Mushrooms: Fun With Fungi
There’s nothing like a busload of dietitians geeking out over a single food ingredient and the great things it can offer one’s body and tastebuds.
Last October a field trip led by Leah McGrath, RD, at the Academy of Nutrition and Dietetics Food & Nutrition Conference & Expo in Philadelphia, gave RDs the opportunity to do just that. The group got its fill of facts and deliciousness during an excursion to a Pennsylvania mushroom farm and a luncheon featuring a tasting menu that included mushrooms at every turn. Lunch was even capped by a unique dessert of vanilla genoise with chocolate ganache, layered with a syrup-soaked portabello.
Here are some great facts about mushrooms, researched and shared by McGrath:
- Like humans, mushrooms manufacture their own vitamin D. Eating mushrooms—even picked ones that have been exposed to ultraviolet radiation, like that in sunlight—can be an excellent way to supplement your “D” levels, which many people lack. Tip: Before you prepare your mushrooms, put them on the windowsill in direct sunlight for 15–30 minutes to boost the vitamin content.
- The vegetable is low in calories, is fat-free and can be used as a meat substitute or a filler in many dishes. Consider adding it to hamburger mix or to meatloaf to cut down on animal protein and increase veggie intake.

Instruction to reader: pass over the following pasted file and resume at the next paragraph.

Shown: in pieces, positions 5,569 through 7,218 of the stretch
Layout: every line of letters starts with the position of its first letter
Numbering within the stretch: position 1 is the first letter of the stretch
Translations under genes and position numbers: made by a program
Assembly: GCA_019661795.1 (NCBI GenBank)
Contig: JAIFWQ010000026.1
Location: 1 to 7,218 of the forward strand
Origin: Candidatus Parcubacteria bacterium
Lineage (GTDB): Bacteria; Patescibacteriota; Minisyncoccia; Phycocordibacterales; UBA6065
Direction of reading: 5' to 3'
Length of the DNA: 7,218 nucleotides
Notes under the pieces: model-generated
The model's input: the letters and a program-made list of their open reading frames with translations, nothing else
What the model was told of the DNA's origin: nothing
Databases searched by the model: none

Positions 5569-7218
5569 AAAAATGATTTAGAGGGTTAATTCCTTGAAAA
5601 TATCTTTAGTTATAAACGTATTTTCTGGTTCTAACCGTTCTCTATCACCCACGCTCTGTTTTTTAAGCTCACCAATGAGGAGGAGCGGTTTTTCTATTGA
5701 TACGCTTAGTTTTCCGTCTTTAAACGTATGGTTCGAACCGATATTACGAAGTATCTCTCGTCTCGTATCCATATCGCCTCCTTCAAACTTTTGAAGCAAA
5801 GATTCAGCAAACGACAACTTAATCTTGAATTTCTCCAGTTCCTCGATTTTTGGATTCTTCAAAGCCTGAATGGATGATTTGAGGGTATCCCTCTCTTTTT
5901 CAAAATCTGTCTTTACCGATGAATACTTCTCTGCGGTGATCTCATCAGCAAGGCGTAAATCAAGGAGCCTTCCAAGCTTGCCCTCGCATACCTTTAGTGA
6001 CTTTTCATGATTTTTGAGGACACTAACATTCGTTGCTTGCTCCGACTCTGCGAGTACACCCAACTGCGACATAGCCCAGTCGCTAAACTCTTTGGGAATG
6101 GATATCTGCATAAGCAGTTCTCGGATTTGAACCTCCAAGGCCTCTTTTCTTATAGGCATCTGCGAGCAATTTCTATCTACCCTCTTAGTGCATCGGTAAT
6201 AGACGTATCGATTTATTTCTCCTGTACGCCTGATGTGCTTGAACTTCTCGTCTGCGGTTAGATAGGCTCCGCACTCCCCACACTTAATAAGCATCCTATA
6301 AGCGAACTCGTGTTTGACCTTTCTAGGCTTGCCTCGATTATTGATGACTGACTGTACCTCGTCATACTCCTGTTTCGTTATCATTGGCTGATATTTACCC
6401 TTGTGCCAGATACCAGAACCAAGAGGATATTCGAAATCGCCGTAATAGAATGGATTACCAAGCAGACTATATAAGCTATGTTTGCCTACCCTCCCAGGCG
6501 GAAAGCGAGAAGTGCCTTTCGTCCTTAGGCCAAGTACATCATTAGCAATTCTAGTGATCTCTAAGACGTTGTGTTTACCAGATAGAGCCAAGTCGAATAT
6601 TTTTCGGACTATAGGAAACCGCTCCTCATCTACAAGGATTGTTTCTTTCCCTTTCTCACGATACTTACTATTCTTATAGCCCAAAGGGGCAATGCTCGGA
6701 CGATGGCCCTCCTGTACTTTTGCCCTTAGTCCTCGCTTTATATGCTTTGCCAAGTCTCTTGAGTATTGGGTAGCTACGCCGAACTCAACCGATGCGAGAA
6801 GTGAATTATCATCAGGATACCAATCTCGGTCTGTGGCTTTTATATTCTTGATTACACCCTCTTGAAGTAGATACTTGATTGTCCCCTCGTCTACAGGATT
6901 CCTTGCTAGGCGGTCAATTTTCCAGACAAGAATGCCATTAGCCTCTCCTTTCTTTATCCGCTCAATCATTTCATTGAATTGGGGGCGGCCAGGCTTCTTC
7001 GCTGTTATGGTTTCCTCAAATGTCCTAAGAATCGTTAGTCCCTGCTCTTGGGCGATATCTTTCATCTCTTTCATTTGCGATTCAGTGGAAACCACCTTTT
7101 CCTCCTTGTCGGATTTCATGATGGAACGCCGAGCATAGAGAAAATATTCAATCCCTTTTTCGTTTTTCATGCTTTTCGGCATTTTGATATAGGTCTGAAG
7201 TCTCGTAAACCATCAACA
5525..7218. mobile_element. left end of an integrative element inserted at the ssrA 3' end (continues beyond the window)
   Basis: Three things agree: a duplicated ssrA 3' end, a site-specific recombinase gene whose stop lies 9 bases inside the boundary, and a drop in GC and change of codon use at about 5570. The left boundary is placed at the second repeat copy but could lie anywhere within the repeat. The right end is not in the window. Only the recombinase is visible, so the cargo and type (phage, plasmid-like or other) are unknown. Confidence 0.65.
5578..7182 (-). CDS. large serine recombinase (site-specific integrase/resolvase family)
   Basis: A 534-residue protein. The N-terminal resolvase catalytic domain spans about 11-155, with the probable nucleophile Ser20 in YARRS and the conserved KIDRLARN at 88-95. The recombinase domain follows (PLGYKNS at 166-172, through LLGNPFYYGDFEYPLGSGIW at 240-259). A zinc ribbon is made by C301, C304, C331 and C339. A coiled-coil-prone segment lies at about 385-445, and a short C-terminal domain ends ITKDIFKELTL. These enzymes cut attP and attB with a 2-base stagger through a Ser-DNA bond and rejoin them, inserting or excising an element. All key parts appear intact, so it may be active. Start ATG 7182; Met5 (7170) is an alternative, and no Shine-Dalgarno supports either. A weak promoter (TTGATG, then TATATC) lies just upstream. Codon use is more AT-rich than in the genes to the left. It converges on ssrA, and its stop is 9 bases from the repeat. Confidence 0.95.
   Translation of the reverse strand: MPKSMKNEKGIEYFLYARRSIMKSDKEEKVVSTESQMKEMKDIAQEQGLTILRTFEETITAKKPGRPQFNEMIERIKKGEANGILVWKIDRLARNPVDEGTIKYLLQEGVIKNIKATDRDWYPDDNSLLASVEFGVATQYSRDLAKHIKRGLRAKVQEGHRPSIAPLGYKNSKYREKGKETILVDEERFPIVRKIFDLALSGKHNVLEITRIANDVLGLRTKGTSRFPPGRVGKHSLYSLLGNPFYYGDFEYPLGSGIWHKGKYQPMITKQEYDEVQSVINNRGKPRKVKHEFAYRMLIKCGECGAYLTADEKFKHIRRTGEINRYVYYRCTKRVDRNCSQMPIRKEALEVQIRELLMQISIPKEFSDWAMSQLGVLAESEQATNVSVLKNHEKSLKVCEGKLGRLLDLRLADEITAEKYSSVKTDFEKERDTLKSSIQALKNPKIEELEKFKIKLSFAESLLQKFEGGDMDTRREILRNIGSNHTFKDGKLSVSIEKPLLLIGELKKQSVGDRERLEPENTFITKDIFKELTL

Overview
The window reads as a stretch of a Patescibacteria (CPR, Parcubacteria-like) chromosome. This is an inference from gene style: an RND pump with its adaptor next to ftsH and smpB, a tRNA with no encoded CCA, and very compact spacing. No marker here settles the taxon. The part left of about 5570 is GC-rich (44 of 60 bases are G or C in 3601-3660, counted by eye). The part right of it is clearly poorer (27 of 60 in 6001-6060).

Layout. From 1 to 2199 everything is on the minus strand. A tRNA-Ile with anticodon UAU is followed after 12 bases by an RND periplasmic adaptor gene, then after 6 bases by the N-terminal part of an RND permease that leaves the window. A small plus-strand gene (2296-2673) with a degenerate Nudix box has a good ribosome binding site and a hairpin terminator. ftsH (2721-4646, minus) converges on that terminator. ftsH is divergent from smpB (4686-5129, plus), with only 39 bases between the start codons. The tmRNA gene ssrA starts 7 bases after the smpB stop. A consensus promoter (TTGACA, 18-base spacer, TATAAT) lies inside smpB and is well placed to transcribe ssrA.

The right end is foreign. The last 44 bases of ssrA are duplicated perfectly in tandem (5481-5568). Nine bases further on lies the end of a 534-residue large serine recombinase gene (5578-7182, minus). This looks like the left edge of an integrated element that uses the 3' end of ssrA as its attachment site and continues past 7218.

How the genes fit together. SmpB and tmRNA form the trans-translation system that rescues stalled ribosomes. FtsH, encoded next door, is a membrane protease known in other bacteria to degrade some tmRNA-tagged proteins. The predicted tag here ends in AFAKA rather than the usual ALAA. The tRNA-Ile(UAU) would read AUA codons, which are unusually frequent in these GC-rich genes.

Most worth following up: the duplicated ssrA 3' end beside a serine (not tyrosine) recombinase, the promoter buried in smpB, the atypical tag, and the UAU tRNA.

- Mushrooms are low in sodium. Their unique “umami” (earthy) flavor counterbalances saltiness and allows for lower salt usage without compromising taste.
- Mushrooms provide B vitamins—including riboflavin, niacin and pantothenic acid—which help in breaking down proteins, fats and carbohydrates.
- A portabella cap has more potassium per 100-gram serving than a banana; potassium plays a role in blood pressure control.
- Mushrooms are among the best dietary sources of ergothioneine, an antioxidant known for its role in strengthening immunity.
Try this month’s recipe—Mexican Mushroom Chili With Beans and Barley—to see how this superfood can be used as a delectable meat substitute. Learn more about mushrooms at www.mushroominfo.com.